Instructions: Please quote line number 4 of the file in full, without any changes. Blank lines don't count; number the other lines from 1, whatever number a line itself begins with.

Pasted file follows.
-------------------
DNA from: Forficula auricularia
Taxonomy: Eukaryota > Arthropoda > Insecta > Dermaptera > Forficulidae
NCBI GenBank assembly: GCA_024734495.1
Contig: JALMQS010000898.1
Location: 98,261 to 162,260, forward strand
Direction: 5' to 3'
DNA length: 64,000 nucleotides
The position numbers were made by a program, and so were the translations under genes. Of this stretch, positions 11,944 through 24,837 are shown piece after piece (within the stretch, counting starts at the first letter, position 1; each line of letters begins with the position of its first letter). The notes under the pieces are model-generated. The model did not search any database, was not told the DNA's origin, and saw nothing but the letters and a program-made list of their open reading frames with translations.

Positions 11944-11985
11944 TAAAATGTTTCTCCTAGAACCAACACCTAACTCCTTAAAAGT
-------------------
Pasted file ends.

Contig: JALMQS010000898.1